Guerrilla (adj) referring to actions or activities performed in an impromptu way, often without authorisation
(Oxford English Dictionary)
In this blog I write about my 51 hour stint looking after my 13-week-old EBB (exclusively breastfed baby) grandson, Fraser, and introduce you to the strategic approach and guerrilla tactics I deployed. Outcome: 10 hours of sleep (for me), innovative methods of feeding and bathing, one happy and contented baby and grateful mum and dad. There are also some key business leadership lessons.
My daughter was a bridesmaid at a friend’s wedding, which was scheduled to run over three days. She and her partner debated long and hard about taking the baby with them, but on balance we all decided he would be better off staying with his grandparents. One condition was that his auntie would also visit and help out. This additional help meant we were able to give him a bath and take him out for a walk.
Leadership Lesson #1: pull together a reliable team and play to individual team members’ strengths.
Since my own parenting experience over three decades ago, the rate of change has been exponential, with some guidelines feeling almost counter-intuitive. “Back to sleep”, feeding on demand, do NOT overheat the baby, to name but a few.
Leadership Lesson #2: keep up to date with the latest research, and make sure you implement best practice.
As I mentioned, Fraser is exclusively breastfed, so the bottom drawer of my freezer was stocked with a plentiful supply of milk in specially designed plastic bags. Or so we thought. The feeding on demand schedule meant that some feeds were bigger than expected (requiring two bags) and the supply of milk began diminishing quicker than anticipated. Crisis time struck when I discovered some of the bags were leaking when defrosted. This called for some innovation with the key priority of preserving milk while keeping bottles and milk sterile. At 11 pm on Saturday night, having discarded 5 leaking bags, I managed to decant frozen milk straight into a sterile bottle ready for warming when needed. It was certainly a new take on an ice pole. By the time his mum came back on Sunday we were down to 2oz of milk.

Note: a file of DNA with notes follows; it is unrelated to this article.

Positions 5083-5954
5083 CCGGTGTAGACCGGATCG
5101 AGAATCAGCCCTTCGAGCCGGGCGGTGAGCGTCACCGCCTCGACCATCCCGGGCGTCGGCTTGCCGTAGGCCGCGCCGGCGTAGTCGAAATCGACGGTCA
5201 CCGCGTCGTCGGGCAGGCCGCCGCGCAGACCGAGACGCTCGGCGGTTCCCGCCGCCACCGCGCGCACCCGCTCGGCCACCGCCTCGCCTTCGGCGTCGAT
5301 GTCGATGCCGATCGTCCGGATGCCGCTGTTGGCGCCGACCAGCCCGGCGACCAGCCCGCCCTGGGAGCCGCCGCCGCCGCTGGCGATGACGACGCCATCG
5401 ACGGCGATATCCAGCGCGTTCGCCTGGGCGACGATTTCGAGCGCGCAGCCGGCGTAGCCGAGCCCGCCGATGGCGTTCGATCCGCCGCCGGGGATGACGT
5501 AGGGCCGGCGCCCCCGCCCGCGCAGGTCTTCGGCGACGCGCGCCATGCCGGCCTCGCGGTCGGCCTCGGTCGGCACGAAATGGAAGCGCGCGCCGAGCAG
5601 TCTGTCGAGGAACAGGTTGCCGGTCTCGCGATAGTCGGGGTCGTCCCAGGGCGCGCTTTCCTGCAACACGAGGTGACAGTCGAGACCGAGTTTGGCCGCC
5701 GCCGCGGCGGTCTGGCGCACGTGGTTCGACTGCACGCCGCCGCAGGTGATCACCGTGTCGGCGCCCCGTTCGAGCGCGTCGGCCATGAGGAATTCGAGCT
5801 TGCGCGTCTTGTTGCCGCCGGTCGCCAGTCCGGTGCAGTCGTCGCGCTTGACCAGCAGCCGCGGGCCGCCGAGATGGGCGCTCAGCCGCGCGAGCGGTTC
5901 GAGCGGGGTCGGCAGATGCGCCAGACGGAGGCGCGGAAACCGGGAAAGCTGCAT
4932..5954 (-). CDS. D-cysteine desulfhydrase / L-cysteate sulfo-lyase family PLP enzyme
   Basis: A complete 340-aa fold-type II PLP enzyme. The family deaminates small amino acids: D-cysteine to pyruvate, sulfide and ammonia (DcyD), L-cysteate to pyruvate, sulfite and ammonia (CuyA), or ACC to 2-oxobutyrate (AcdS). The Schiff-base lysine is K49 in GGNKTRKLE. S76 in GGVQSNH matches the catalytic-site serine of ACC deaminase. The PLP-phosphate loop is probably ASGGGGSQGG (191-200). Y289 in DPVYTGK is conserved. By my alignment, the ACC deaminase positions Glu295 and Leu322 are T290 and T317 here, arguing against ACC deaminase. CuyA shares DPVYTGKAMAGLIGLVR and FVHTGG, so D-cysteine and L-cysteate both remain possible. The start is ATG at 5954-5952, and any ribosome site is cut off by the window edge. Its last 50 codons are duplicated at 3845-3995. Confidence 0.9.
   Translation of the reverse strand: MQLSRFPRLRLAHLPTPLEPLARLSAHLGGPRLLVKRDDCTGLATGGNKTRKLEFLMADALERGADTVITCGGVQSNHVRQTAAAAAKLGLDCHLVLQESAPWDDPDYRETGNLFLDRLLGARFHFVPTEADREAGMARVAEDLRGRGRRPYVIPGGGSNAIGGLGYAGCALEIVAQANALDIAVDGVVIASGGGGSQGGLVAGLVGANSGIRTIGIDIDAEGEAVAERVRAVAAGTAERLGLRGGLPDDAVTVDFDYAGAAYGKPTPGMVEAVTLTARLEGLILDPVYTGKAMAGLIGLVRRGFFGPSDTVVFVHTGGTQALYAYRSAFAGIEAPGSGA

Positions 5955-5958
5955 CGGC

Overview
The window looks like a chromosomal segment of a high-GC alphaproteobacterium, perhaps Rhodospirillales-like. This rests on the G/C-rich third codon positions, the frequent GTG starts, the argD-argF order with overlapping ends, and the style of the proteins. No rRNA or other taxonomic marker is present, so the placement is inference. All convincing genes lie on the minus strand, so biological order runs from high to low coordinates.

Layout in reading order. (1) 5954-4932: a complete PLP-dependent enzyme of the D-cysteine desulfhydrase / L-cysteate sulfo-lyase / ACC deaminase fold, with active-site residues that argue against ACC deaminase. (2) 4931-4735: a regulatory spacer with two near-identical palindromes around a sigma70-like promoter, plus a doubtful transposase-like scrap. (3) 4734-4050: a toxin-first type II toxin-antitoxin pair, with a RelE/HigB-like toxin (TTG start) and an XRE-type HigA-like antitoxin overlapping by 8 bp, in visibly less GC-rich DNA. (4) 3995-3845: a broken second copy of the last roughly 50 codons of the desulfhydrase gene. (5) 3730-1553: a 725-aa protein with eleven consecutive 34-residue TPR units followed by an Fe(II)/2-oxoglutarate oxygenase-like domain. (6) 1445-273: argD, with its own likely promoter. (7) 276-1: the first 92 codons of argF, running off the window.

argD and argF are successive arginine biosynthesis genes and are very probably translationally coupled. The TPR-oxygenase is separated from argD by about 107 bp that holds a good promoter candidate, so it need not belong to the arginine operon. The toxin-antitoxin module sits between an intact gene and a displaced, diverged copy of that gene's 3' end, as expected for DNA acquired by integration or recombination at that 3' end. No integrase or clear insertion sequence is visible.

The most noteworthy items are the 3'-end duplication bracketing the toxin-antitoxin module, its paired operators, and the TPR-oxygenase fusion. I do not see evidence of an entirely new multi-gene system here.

I won’t dwell too much on the next event. He has been sleeping through the night, but on Saturday night an unscheduled 4am feed, change of nappy, vest, babygro, and sleeping bag were required. Think magnified jet-lag. Fraser found this extremely entertaining and his squeals of delight lifted my aches and pains and tiredness. Clothes etc were left steeping to be washed and tumble dried in the morning.
Leadership Lesson #4: ensure your business has adequate supplies in reserve and can access services and facilities so that tasks can run smoothly in the event of unexpected events. Do you have a crisis management plan in place?
During my early parenting days, I discovered that routine was critical to keep baby and mother happy and healthy. Over the course of the weekend, (even with feeding on demand) I ensured a good routine was in place. A mix of experience and instinct helped me determine when Fraser was hungry or tired or windy, (or all three!) and I was able to respond accordingly. Preparing ahead minimised any distress for the baby, and he was settled and contented.
Leadership Lesson #5: draw on your experience, skills and knowledge to successfully tackle new or unknown situations. Follow your instinct – it is rarely wrong.
So, what are my conclusions? Apart from the obvious joy and love of having a little person around, I was very conscious of the heavy responsibility which meant being constantly careful and vigilant. My daughter and her partner had also placed complete trust in us to look after their precious little bundle.
And therein lies the final Leadership Lesson #6 – trust must be earned.
My daughter’s parting shot was that I could keep the box of water wipes which had arrived by post on Saturday morning…so that we had plenty for the next time.
It was only a sunny smile, and little it cost in the giving, but like morning light it scattered the night and made the day worth living. F Scott Fitzgerald